Forty minutes from the headquarters of the nation's official anti-smoking campaign, in a cool dark warehouse laced with the smell of Maryland's "best crop in over 10 years," seven men bid yesterday for 35 rows of mansize, 200-pound piles of tobacco.
When Bernard Doepkins, manager of the Triangle Tobacco Warehouse here, announced the opening price per pound over each pile, the men, representatives of seven large American cigarette manufacturers, tensed for the bidding.
They scrambled to be the first to signal their bids by scratching, yelping or thrusting their fists in the air as Doepkins repeated the bids in a rapid-fire sing-song.
A sale completed, the sales slip for the pile was passed to assistants who, in turn, marked it with the price and the buyer, threw it onto the pile, called a burden, attached it to a stick and stuck it neatly on top.
In less than 90 minutes, the men bought more than 1,000 burdens. The cigarette men had paid a top price of $1.30 per pound during the second day of Maryland's annual eight-week tobacco auction season.
Half of the 200,000 pounds of the light, thin, burley air cured tobacco - unique to Maryland - that were sold yesterday will be shipped to Switzerland, where Swiss cigarettes are blended with as much as 9 percent Maryland tobacco. The other half will be spread through the United States; most American brands contain less than 1 percent of Maryland tobacco.
Tobacco was the No. 1 crop in Maryland for more than 300 years. Some of the 4,000 farmers who grow it now come from nine generations of tobacco workers, and can tell you that Maryland tobacco. The other half will of England precisely for the growing of tobacco.
Maryland tobacco is valuable to American cigarette manufacturers because of its low tar and nicotine content and because it burns slowly and evenly, according to a spokesman for the state department of agriculture.
Although it is less than 5 percent of the total agricultural income of the state, tobacco still is by far the largest crop produced in the five counties of Southern Maryland, including Prince George's. And the people who work with tobacco in Maryland, including the farmers and the employes of the eight tobacco warehouses, are as committed to the industry as if their lives depended on it.
Inched out by a declining availability of land and a dearth of skilled labor, and threatened by the federal government's attack on cigarette smoking, Maryland's tobacco industry is, as one tobacco worker put it, "less than a thimble full of water in a 55 gallon drum" for Maryland's economy and the tobacco industry nationwide.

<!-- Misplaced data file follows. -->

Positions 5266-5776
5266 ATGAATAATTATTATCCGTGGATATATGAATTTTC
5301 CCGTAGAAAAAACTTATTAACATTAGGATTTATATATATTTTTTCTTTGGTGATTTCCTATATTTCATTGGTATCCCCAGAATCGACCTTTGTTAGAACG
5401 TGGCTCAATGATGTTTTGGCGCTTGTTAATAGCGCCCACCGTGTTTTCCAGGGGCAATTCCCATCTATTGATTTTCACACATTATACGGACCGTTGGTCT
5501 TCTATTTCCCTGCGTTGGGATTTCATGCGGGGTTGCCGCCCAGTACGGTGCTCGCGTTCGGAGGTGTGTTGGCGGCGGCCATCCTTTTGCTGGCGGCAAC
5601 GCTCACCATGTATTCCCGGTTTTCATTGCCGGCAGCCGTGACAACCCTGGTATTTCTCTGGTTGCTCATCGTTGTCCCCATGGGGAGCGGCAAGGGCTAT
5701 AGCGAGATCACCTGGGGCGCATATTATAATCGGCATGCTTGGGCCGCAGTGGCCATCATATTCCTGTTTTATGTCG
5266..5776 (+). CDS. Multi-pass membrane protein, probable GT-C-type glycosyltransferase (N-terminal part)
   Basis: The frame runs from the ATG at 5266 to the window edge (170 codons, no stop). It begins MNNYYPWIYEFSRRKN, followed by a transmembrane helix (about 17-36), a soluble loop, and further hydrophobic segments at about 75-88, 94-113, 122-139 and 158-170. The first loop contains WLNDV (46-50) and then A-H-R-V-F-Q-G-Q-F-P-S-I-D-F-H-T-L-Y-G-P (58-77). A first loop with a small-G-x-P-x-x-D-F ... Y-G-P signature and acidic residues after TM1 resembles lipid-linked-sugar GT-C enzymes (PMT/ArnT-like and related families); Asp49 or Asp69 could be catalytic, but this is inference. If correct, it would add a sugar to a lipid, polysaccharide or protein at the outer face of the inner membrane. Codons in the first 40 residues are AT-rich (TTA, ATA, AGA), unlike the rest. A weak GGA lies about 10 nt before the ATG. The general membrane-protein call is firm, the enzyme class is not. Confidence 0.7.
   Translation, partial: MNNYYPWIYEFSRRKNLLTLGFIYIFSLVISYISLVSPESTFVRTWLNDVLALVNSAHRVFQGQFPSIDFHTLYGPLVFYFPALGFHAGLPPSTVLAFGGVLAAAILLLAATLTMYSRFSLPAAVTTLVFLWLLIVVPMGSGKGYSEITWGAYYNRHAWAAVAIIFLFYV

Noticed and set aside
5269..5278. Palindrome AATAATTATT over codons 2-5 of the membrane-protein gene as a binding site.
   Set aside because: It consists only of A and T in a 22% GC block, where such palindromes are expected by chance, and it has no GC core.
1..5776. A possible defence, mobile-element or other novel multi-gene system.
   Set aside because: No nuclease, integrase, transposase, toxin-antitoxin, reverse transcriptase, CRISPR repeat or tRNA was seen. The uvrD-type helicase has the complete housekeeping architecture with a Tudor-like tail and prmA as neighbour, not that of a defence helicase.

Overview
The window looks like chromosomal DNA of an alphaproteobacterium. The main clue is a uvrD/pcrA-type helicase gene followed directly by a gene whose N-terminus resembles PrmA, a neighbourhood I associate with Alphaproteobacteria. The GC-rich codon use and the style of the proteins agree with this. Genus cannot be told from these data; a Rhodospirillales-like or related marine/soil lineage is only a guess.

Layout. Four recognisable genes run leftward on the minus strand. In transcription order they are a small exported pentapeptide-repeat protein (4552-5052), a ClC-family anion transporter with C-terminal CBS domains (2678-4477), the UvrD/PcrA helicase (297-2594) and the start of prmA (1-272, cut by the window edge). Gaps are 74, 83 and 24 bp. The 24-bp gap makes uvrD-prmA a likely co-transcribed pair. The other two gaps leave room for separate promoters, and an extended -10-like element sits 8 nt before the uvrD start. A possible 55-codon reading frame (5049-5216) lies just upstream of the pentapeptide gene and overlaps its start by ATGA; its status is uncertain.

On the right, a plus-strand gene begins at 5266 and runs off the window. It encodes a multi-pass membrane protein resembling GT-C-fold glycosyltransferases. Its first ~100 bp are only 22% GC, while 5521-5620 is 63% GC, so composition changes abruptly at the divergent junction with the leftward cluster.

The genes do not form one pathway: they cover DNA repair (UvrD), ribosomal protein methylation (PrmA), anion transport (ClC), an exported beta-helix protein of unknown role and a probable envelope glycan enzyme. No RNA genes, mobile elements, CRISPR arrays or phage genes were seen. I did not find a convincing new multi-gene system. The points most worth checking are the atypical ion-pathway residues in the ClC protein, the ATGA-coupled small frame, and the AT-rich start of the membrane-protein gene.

Although they complain about health warnings and labor and land costs, none of these difficulties deter those farmers who yesterday stood around the warehouse in Wayson's Corner on the Anne Arundel-Prince George's County line.
Louis Boehm, a third-generation farmer with 30 acres, which is considered a large tobacco farm, stood by his 20 burdens along the rear wall of the warehouse, waiting for the small auction crowd to reach him.
"We only raise about 30 million pounds in Maryland," said Boehm, who was wearing a cap with the emblem "Pride in Tobacco."
"Kentucky sells as much in one day as we raise in a whole season. Maryland tobacco used to be 10 cents higher than ever other. Now it's 30 cents lower."
But Boehn said he has no intention of leaving the business, and he discounted "anti-smokers who are against everthing, anti-war, anti-this - they just want to stir up trouble."
Boehn, 5, said he had diabetes and emphysema. "I got emphysema as a kid from cleaning out turkey and chicken coops," Boehn said, coughing. "Well they're not going to outlaw chicken coops."
Other farmers were not as loyal. Robert Catterton, 22, grows tobacco on one acre of his farm and, like many growers has another, full-time job. Catterton, who works as a carpenter foreman, said: "I don't smoke, because I see where it comes from. I see it rotting in the fields. I see the dirt; you don't wash tobacco, you just burn it."
But Catterton opposes the federal anti-smoking campaign, and said, "All the government's going to do is hurt the people who use tobacco by raising prices."
Pamela Barefoot had spent a year interviewing and photographing tobacco people and was now sitting in the warehouse trying to sell them her book, "Mules and Memories."
"I sent (Health, Education and Welfare Secretary Joseph) Califano my book, with a note saying I hope this would have him make more rational decisions. All most people know about cigarettes is that it comes in packets," said Barefoot, who grew up on a tobacco farm in rural North Carolina.
"They don't know what is involved in tobacco, how much a farmer invests in his crop the love and respect he has for the land." CAPTION: Picture 1, Donald Gott of St. Leonard and Guy H. Hall from Prince Frederuck examine Maryland's "best tobacco crop."; Picture 2, Tobacco is loaded onto a truck for shipment after being sold at the auction; Picture 3, Paper tag identifies tobacco purchaser. Photos by Gerlad Martineau - The Washington Post